IEEE/CAA Journal of Automatica Sinica  2018, Vol. 5 Issue(5): 934-945   PDF    
A Dynamic Road Incident Information Delivery Strategy to Reduce Urban Traffic Congestion
Liang Qi1,2,3, Mengchu Zhou3, Wenjing Luan4     
1. Department of Computer Science and Technology, Shandong University of Science and Technology, Qingdao 266590, China;
2. Department of Computer Science, Tongji University, Shanghai 201804, China;
3. Department of Electrical and Computer Engineering, New Jersey Institute of Technology, Newark NJ 07102, USA;
4. Key Laboratory of Embedded System and Service Computing, Ministry of Education, Shanghai Electronic Transactions and Information Service Collaborative Innovation Center, Department of Computer Science, Tongji University, Shanghai 201804, China
Abstract: Advanced information and communication technologies can be used to facilitate traffic incident management. If an incident is detected and blocks a road link, in order to reduce the incident-induced traffic congestion, a dynamic strategy to deliver incident information to selected drivers and help them make detours in urban areas is proposed by this work. Time-dependent shortest path algorithms are used to generate a subnetwork where vehicles should receive such information. A simulation approach based on an extended cell transmission model is used to describe traffic flow in urban networks where path information and traffic flow at downstream road links are well modeled. Simulation results reveal the influences of some major parameters of an incident-induced congestion dissipation process such as the ratio of route-changing vehicles to the total vehicles, operation time interval of the proposed strategy, traffic density in the traffic network, and the scope of the area where traffic incident information is delivered. The results can be used to improve the state of the art in preventing urban road traffic congestion caused by incidents.
Key words: Cell transmission model (CTM)     intelligent transportation systems (ITS)     traffic incident management (TIM)     urban traffic congestion    
Ⅰ. INTRODUCTION

Traffic incidents are any non-recurring events including traffic crashes, disabled vehicles, roadway maintenance and reconstruction projects, and special non-emergency events, e.g., ball games, concerts, or any other events that significantly affect roadway operations [1]. They can cause a significant capacity reduction of roadways. Traffic incident management (TIM) makes a systematic effort to detect, respond to, and remove traffic incidents. It aims to offer the rapid recovery of traffic safety and capacity, and leads to many measurable benefits, such as decreases in fuel consumption, incident duration, secondary accidents, and traffic jams [1, 2].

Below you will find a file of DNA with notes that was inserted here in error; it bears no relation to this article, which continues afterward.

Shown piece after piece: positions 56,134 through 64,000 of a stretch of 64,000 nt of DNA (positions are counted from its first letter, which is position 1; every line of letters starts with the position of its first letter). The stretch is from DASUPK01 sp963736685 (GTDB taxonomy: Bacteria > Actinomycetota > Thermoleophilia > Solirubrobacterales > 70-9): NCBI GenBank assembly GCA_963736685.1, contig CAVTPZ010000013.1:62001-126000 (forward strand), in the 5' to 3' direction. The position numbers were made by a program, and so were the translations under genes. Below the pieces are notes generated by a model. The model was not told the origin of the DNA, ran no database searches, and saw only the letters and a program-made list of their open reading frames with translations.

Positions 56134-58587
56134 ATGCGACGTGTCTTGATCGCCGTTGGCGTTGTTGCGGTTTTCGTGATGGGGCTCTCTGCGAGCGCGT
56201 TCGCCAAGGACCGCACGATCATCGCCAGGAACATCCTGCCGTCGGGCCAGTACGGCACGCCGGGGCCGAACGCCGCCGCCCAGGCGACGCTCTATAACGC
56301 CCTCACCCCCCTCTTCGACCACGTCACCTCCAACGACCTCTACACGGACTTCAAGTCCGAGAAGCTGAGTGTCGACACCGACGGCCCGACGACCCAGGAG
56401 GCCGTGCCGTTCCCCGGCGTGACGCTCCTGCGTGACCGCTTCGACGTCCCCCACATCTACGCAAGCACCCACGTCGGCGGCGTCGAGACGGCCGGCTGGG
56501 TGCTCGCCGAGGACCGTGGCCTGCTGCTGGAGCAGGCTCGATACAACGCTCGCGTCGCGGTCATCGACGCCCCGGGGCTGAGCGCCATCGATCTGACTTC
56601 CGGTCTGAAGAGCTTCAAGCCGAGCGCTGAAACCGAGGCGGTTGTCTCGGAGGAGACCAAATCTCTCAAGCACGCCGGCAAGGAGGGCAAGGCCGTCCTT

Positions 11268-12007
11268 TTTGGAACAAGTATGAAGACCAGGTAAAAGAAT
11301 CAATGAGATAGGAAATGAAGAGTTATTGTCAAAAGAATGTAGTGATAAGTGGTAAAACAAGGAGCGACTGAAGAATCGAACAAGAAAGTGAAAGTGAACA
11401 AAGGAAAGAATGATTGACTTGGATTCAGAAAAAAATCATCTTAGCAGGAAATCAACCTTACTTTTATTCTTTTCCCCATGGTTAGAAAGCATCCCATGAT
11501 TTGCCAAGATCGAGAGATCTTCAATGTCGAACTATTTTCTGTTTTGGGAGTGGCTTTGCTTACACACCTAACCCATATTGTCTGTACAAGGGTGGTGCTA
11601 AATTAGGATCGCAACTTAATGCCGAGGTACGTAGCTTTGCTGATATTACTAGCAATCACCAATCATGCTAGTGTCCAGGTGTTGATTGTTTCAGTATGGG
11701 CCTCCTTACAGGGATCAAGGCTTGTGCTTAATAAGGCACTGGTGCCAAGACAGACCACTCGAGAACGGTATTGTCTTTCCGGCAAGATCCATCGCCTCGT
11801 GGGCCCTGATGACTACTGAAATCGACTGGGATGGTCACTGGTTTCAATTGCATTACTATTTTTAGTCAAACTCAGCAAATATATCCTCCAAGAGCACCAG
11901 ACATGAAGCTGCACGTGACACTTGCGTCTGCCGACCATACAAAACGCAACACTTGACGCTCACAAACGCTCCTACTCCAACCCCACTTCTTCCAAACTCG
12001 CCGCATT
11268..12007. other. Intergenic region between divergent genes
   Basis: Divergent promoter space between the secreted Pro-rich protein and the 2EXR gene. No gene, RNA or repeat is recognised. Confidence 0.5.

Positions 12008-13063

There are many traditional traffic control methods for TIM in highways, such as lane control [3], variable speed limit control [4], and ramp metering control [5]. So far, incident-based urban traffic congestion is mostly controlled and prevented through traffic flow diversion with the help of the traffic police. Such a strategy is unfortunately labor-intensive, inflexible, and costly. Intelligent transportation systems [6]-[8], such as advanced traveler information systems (ATIS), can be employed to improve the network efficiency via direct or indirect recommendation of alternative routes [9]. Real-time traffic information can be sent to drivers through two main kinds of devices: in-car [10] and road-side devices [11]. The type, such as radio GPS-navigators and Google Maps, helps drivers make sensible routing decisions at bifurcation nodes of the network. However, there are some disadvantages with these kinds of devices. On one hand, drivers who are familiar with the traffic conditions in a network may not use such agencies and thus optimize their individual routes based on past experiences. On the other hand, incident information is only useful to a finite number of selected drivers near the incident, and useless to others. The second kind of devices can be used to deliver information on major traffic events (e.g., incidents and congestion) and reduce incident-based congestion or enhancing traffic safety. However, they are usually spatially and/or temporally limited and constrained in the amount of information delivered. Thus, to the best of our knowledge, we find no intelligent strategies that can decide which drivers should be informed of a particular traffic incident. Recently, the proliferation of mobile communication technologies and devices such as smartphones and on-board units of connected vehicles makes it possible to construct an accessible and cost-effective platform for public-sector Traffic Operation Centers to deliver location-based and personalized traveler information in a timely fashion [12]. In this work, we design a new strategy to deliver incident information to a finite number of selected drivers in urban areas. The Dijkstra's algorithm is used to generate a subnetwork where vehicles can receive the traffic incident information. This helps reduce incident-induced congestion at a manageable communication cost. Simulations are conducted to give a quantitative result regarding traffic congestion reduction with the proposed strategy.